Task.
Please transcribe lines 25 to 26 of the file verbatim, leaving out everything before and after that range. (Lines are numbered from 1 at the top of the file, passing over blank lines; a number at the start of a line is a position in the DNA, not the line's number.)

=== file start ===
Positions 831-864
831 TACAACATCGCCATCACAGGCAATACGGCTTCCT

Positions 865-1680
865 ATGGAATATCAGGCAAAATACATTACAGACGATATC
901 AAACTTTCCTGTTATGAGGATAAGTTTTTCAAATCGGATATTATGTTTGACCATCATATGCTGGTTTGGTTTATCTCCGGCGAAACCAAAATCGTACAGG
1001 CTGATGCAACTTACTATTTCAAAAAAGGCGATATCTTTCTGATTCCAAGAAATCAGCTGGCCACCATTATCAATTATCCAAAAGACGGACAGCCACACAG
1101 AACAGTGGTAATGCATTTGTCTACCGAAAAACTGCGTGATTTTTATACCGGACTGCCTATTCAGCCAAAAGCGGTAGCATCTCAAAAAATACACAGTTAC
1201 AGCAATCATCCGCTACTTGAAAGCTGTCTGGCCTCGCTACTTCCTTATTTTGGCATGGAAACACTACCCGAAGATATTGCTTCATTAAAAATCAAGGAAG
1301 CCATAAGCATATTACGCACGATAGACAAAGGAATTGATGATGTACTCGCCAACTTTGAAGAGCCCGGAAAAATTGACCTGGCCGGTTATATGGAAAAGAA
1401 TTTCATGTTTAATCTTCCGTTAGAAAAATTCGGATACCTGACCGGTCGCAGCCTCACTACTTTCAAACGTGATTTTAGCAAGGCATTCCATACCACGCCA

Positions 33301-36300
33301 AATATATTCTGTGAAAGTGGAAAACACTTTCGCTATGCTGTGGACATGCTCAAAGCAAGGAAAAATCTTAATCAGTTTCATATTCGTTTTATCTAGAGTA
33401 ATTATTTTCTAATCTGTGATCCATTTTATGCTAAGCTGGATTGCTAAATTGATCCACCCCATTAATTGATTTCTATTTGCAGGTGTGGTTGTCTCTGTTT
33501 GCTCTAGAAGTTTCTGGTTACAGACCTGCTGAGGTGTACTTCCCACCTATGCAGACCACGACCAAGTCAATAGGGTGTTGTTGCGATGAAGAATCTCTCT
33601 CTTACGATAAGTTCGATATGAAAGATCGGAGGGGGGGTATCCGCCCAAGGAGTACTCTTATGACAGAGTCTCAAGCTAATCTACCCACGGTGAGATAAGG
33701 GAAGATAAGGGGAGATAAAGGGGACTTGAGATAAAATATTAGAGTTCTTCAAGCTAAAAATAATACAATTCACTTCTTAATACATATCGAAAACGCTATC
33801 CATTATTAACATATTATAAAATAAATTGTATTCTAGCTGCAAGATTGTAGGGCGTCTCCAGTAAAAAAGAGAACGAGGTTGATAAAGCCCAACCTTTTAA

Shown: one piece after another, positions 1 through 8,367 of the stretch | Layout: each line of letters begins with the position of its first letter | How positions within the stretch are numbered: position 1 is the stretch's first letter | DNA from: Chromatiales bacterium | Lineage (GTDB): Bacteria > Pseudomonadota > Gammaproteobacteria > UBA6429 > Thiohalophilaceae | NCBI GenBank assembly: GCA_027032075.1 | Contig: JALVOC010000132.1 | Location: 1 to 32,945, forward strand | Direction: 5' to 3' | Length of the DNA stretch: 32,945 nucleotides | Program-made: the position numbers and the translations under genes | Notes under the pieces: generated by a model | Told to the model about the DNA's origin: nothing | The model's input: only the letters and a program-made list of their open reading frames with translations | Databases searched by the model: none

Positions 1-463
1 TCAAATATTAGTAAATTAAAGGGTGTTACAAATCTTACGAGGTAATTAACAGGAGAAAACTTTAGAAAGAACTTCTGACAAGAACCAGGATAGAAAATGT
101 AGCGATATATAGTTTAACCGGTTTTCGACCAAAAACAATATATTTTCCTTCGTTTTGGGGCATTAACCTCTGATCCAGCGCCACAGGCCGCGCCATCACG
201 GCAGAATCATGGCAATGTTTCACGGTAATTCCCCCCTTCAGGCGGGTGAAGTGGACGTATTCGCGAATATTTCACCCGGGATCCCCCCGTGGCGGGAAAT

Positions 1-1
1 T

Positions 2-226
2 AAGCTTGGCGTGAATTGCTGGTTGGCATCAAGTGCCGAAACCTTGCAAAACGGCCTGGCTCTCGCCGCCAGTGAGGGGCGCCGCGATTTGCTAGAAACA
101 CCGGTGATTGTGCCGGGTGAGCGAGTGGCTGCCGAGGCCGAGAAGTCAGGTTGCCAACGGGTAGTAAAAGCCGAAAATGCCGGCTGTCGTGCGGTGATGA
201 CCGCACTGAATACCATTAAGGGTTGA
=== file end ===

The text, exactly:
Positions 2-226
2 AAGCTTGGCGTGAATTGCTGGTTGGCATCAAGTGCCGAAACCTTGCAAAACGGCCTGGCTCTCGCCGCCAGTGAGGGGCGCCGCGATTTGCTAGAAACA